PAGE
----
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Rising Wexford star Jack O'Connor.
Rising Wexford star Jack O'Connor.

Jack O'Connor is embracing his destiny


​By John Harrington

Wexford’s Jack O’Connor is just 22 years of age and about to play in his first ever Leinster Senior Hurling Final, yet seems totally unfazed by the prospect. 

When he spoke to the press at Wexford’s pre-Final media event last week he radiated a calm, confident, insouciance. 

That’s not the personality trait you expect to emerge when a posse of journalists hold an array of recording devices in the direction of a rookie player with little or no experience of talking to the media. 

In that situation most would try to get the ordeal over as quickly as possible by uttering a few ‘one match at a time’ banalities to suck the life out of their interrogators. 

But O’Connor was something different. He spoke with a breezy self-assurance and wasn’t afraid to give a genuine insight into how he approaches the game.

“When I play hurling I always believe, I don’t just play for the craic,” he said. 

“I always believe we can go and try to win something. That’s basically it.”

Perhaps he’s so relaxed about playing in a Leinster Final because this is the sort of occasion he was also destined to be part of. 

As a son of John O’Connor and nephew of George, he’s very much a scion of Wexford hurling royalty and from a very young age was unsurprisingly steeped in the game.

Jack O'Connor's father John starred for the Wexford hurlers in the '80s and '90s.
Jack O'Connor's father John starred for the Wexford hurlers in the '80s and '90s.

As a three-year-old he was Wexford’s team mascot when they defeated Kilkenny in the 1997 Leinster Final, and he fulfilled the same duties six years later in the ’03 Final when the result was reversed.

Maybe the reason he’s so relaxed about performing on the big stage is because it’s something he was always destined to do.

“There is (a sense of destiny) but it’s a choice,” says O’Connor. “I love playing, I love playing championship matches. That’s what I train for and when I train I know this is what’s going to be the end-product.

“I could be doing anything else in the world but this is what I love and this is what I want to do.

“With John and George there probably was a bit of destiny there alright.”

As much as hurling has always been close to a religion in the O’Connor family, for much of his youth Jack was happy to take an ecumenical approach to other sports.

Jack O'Connor is a nephew of Wexford hurling legend George O'Connor.
Jack O'Connor is a nephew of Wexford hurling legend George O'Connor.

He’s a very talented Gaelic Footballer, and also played rugby as an out-half with Wexford Wanderers and South Leinster.

“Yeah, I played a bit of rugby when I was younger, but when I got to minor my body started filling out a bit more, that’s when I made a choice to go playing hurling instead of staying with the rugby,” he says.

“There was a big influence in hurling in the household, my father and my uncle and people in the club, friends and family.

“But from nine to fourteen I wasn’t as big as the other chaps, I didn’t make the U14 panel and barely scraped onto the U16 panel, and came into it at minor.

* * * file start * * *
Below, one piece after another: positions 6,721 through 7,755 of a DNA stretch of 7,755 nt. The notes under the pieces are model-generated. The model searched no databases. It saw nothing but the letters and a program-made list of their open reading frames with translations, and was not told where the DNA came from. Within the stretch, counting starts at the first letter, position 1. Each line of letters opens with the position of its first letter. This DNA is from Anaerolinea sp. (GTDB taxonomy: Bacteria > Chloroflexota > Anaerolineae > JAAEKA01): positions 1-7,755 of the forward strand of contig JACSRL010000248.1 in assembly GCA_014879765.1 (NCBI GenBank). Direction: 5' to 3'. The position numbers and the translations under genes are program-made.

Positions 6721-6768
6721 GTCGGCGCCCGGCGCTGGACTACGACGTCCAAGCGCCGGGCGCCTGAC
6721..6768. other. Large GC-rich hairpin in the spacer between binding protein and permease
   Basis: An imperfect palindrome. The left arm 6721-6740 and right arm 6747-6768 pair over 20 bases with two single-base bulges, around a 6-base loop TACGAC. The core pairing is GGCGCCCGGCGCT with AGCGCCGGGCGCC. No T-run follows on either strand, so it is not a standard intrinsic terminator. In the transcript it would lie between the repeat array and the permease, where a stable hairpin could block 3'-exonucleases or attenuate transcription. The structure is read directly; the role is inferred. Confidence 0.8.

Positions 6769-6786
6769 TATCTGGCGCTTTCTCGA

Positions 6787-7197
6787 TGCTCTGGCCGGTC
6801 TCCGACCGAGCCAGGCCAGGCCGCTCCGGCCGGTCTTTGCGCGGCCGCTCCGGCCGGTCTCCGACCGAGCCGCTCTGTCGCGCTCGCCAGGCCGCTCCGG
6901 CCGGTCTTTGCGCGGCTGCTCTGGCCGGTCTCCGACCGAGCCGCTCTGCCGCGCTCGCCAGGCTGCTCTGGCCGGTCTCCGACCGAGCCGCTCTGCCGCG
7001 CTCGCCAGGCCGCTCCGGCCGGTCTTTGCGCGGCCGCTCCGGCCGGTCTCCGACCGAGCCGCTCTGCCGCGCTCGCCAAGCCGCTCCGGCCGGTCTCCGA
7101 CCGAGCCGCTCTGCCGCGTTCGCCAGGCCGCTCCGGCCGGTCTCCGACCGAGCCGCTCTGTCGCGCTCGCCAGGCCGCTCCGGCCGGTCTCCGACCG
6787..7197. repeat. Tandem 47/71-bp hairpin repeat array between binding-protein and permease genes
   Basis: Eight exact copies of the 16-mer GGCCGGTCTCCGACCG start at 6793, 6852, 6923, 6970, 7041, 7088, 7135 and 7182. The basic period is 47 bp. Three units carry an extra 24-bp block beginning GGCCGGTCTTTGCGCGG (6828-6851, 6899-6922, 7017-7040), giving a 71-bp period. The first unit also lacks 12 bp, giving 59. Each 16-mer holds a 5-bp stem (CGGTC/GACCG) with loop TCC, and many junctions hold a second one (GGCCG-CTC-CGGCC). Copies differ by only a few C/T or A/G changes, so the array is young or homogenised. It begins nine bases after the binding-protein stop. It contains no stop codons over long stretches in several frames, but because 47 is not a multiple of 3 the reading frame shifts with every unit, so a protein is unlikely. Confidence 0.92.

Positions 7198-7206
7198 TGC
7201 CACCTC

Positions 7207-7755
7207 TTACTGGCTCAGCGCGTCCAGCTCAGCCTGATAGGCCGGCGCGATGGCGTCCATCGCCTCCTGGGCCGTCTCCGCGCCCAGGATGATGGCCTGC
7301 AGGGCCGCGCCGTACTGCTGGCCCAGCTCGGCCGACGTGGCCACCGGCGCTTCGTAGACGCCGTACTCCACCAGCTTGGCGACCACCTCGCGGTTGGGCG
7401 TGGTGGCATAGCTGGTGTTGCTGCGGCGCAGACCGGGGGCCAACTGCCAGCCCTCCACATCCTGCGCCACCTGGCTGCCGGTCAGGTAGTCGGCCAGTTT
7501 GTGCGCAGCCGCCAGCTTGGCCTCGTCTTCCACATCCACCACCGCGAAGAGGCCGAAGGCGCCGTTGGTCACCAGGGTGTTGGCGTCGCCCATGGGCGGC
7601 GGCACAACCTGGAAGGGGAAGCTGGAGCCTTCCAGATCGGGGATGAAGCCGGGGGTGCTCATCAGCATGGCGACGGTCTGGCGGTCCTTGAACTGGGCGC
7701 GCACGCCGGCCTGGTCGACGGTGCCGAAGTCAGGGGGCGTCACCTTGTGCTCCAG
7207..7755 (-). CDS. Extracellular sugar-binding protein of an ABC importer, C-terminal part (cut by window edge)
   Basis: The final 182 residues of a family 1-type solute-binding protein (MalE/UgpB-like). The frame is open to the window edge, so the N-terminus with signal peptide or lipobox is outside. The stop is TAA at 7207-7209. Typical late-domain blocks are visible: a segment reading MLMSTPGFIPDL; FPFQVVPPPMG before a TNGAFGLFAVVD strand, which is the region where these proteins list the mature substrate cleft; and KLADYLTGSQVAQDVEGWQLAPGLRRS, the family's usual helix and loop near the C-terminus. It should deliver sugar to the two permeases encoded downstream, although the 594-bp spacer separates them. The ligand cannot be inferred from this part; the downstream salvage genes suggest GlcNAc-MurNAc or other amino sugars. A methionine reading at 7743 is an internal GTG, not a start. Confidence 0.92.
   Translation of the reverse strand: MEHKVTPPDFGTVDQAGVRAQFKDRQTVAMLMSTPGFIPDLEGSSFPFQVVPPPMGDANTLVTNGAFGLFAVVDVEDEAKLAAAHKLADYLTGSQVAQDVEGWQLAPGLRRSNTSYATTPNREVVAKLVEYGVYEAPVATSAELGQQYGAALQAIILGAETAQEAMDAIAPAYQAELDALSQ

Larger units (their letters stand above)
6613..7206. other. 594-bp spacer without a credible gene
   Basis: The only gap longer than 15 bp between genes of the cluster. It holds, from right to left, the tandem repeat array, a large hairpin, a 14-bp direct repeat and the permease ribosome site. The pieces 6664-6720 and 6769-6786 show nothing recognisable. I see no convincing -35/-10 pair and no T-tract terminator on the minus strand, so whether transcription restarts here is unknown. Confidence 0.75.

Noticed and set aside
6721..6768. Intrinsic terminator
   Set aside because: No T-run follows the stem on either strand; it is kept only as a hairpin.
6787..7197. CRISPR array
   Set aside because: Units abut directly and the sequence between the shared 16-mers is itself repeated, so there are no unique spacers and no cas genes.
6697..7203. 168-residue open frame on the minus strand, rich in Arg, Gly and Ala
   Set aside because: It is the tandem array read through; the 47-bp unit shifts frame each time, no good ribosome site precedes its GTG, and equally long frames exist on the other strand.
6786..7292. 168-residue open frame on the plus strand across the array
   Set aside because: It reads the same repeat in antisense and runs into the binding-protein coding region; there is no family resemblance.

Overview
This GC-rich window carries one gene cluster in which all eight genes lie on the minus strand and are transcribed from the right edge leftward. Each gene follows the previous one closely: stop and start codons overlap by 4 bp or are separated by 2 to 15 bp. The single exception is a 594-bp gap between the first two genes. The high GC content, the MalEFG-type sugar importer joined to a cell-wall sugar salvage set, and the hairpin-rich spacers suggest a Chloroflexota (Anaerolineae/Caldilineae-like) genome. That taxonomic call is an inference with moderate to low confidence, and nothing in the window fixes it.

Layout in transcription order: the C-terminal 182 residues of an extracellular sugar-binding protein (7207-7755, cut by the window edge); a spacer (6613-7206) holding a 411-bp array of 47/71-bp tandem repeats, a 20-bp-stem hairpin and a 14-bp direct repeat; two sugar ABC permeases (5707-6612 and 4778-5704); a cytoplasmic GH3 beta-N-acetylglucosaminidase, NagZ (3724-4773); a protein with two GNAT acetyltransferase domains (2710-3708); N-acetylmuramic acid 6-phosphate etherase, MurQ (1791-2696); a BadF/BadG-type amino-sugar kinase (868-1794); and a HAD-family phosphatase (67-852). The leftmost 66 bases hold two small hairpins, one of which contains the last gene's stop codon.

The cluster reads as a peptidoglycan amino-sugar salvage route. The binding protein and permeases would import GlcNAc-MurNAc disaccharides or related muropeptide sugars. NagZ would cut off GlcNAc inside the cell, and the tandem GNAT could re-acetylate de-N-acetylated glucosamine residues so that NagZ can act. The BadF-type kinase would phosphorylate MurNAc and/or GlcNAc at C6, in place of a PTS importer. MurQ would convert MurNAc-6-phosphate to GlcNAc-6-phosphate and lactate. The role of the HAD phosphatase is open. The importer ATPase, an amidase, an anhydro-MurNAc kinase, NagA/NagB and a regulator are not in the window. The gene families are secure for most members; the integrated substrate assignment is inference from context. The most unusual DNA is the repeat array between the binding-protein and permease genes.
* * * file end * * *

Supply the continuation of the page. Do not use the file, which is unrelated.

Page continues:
“I always knew I’d get into the hurling but I just enjoyed the craic I had with rugby and soccer and other things when I was younger.”

O’Connor has made steady progress as a hurler over the course of the last few years.

He’s a tall, powerfully built, and explosive athlete, and as his hurling has improved he’s developed into the full package.

Davy Fitzgerald probably likes him all the more because his physical gifts are complemented by that innate self-confidence.

Jack O'Connor's explosive athleticism makes him a potent weapon for Wexford in the middle third of the field.
Jack O'Connor's explosive athleticism makes him a potent weapon for Wexford in the middle third of the field.

It’s easy to believe that when he set about trying to convince the Wexford players they could compete for silverware this year, O’Connor took less persuading than most.

The county’s supporters were hoping their team would produce the performance they did against Kilkenny in the Leinster Semi-Final, but O’Connor was fully believing it would happen.

“The team went in one hundred per cent quietly confident,” he says.

“We were coming in from the long grass, there was nothing said about Wexford, which was great.

“We knuckled down, did our homework and stuck to the game plan on the day. We kept doing what we had to do even when they hit us with a goal - we went back and did what we had to do in that situation.

“In the league similar things happened, and getting out of it (1B) built confidence.”

Wexford beat Galway in the League, but since then the Tribesmen have won seven matches in a row, including a demolition of reigning All-Ireland champions Tipperary in the Allianz League Final.

O’Connor describes Galway as “a fantastic team” and knows they’ll pose a “big challenge”, but he’s not overawed by it.

He was reared on tales of Wexford teams doing great things in Croke Park in front of tens of thousands of passionate supporters, and he sees no reason why his generation cannot bring back the good times.

“People are on a high, there’s a real buzz in the county which is great for people, they haven’t had something to celebrate for a long time,” says O’Connor.

“I see that in my mother and father and uncles, that age group, it’s great to give them something to cheer.

“And more to come, hopefully.”

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